Custom Cookies in WCF With C#


This article provides a short description of Custom Cookies. Custom Cookies can be implemented in a WCF Service and they do not need to be managed with a special handling. That means the handling of Custom Cookies is very easy. Let us see, the example of Custom Cookies can be passed over the HTTP Header in WCF Services.

A cookie is a collection of key/value pairs that are stored within the HTTP header to the client. If cookies are set, then it is distributed over the client and server architecture.

Message inspectors allows modification of all incoming or outgoing messages in the WCF messaging pipeline that transit on the server-side as well as on the client-side. The inspectors that are registered with the WCF runtime receive the messages before they are passed on to the application or sent to the wire, depending on whether it is an incoming or outgoing message. The cookies were designed to keep the stateful information or record the client's details and their activities.

All HTTP responses are caught that comes from the web server, extract any cookies contained within the messages and manually inject them in all subsequent HTTP requests on their way out. The cookie has the following features:

  • A Cookie cannot carry the viruses.
  • A Cookie cannot install the harmful/undesired programs into server machines.
  • A Cookie can be easily managed.
  • A Cookie is distributed in Non-Plain/Un-readable format over the network.
  • The cookie is encrypted with the private key over the network and encryption/decryption is managed automatically. No need to handle the encryption and decryption mechanism by the programmer.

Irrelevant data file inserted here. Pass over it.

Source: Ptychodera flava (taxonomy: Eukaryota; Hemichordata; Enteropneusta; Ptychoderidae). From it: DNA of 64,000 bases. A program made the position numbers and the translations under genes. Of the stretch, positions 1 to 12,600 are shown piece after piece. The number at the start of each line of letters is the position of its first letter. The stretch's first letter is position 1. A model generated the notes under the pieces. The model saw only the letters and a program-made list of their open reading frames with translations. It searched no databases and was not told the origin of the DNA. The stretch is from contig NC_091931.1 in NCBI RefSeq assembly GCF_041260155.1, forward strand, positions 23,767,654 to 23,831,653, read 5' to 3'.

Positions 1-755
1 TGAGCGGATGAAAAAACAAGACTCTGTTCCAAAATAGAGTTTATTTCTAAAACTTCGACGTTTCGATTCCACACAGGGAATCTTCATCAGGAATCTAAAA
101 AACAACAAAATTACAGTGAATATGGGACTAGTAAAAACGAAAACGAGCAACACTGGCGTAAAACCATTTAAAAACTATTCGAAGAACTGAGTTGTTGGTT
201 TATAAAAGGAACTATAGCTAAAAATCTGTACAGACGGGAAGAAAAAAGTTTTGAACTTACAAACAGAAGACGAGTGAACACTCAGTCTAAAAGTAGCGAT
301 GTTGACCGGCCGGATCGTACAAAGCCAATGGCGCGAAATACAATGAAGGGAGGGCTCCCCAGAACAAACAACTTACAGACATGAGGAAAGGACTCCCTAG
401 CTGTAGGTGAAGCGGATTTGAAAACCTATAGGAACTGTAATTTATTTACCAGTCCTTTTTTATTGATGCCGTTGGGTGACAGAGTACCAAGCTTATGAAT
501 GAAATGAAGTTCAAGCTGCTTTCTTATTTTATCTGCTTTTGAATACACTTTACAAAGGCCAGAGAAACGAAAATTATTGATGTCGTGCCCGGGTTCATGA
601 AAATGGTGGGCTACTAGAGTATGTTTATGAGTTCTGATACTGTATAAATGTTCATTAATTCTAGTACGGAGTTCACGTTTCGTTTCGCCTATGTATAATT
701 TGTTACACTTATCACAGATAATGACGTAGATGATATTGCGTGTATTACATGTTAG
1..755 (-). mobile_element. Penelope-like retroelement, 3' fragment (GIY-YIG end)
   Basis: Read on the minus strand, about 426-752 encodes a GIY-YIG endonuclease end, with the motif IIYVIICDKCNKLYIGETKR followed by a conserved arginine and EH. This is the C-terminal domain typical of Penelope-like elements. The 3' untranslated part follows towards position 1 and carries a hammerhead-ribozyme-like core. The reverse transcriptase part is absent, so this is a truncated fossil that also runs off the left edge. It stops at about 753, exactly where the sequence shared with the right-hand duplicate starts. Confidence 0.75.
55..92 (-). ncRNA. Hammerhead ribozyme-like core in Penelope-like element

Building the Sample

Here, it shows the example of outgoing and incoming Custom Cookies over the client and server service model.

This example demonstrates how a client can check whether or not the service is alive.

Server-Side Samples

For cookies the service must have the ASPNET compatibility and the compatibility can be managed in the configuration file as well.

  1. <serviceHostingEnvironment aspNetCompatibilityEnabled="true"/>  
  2. // Server Side Program  
  3. if (WebOperationContext.Current != null)  
  4. {  
  5.    // Here you can see the IncomingRequest Header is providing the incoming Cookies.  
  6.    string cookieHeader  
  7.    =WebOperationContext.Current.IncomingRequest.Headers[HttpRequestHeader.Cookie];  
  8.    // Here you can see the OutgoingResponse Header has set the cookies.  
  9.    if (cookieHeader == null)  
  10.    {  
  11.       Guid sessionId = Guid.NewGuid();  
  12.       WebOperationContext.Current.OutgoingResponse.Headers[HttpResponseHeader.SetCookie]  
  13.       =string.Format("SessionID={0}", sessionId);  
  14.       return sessionId;  
  15.    }  
  16.    Match match = Regex.Match(cookieHeader, @"^SessionID=(?<SessionID>.*)$");  
  17.    if (match.Success)  
  18.    {  
  19.       return new Guid(match.Groups["SessionID"].Value);  
  20.    }  
  21. }  
Custom Cookies can be used to handle the sessions and details are provided to the client.
  1. SessionAuthority.SessionCollector sessionCollector = SessionAuthority.GetSessionDetail();  
  2. return string.Format("{0} time(s) called for product : {1}"
The preceding snippet is used to get session details and the same details were fetched by the client to check whether or not the server is active.